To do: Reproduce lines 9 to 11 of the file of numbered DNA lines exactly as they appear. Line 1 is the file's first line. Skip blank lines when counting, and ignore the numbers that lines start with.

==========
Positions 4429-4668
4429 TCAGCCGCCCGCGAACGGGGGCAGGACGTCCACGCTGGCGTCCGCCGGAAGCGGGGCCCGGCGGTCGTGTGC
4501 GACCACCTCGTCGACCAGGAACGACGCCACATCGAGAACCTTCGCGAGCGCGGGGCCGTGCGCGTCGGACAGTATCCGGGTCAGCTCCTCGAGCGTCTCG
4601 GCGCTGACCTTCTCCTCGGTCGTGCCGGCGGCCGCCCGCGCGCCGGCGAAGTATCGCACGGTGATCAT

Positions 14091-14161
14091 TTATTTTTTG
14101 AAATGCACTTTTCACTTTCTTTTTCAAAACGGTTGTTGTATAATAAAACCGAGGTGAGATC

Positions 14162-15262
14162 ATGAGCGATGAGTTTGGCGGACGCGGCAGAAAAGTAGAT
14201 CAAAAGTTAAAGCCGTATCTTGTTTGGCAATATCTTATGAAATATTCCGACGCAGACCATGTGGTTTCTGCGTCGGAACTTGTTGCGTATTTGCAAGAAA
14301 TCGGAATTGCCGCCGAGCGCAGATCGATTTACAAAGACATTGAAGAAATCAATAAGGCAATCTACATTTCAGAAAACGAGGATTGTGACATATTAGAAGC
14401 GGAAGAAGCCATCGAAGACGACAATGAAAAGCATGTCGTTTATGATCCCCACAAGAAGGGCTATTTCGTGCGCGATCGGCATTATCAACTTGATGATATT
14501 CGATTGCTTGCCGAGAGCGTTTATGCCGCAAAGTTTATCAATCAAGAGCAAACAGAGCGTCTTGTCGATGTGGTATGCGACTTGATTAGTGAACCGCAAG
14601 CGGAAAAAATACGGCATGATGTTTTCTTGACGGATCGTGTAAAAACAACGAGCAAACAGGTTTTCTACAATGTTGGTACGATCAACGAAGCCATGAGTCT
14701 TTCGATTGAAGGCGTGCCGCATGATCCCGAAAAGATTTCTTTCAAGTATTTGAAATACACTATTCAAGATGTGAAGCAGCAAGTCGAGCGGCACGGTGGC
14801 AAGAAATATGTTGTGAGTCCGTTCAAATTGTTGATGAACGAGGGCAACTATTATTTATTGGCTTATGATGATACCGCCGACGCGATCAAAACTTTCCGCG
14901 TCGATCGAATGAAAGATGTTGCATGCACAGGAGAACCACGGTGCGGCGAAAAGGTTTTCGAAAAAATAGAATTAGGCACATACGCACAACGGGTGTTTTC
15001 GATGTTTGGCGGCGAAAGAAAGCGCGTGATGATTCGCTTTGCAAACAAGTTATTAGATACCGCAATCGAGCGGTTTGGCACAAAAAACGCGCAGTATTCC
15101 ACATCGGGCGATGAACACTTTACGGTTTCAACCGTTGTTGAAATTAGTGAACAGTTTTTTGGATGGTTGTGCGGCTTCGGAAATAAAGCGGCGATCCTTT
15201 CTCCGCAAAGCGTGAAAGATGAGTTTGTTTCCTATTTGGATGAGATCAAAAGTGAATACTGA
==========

14162 ATGAGCGATGAGTTTGGCGGACGCGGCAGAAAAGTAGAT
14201 CAAAAGTTAAAGCCGTATCTTGTTTGGCAATATCTTATGAAATATTCCGACGCAGACCATGTGGTTTCTGCGTCGGAACTTGTTGCGTATTTGCAAGAAA
14301 TCGGAATTGCCGCCGAGCGCAGATCGATTTACAAAGACATTGAAGAAATCAATAAGGCAATCTACATTTCAGAAAACGAGGATTGTGACATATTAGAAGC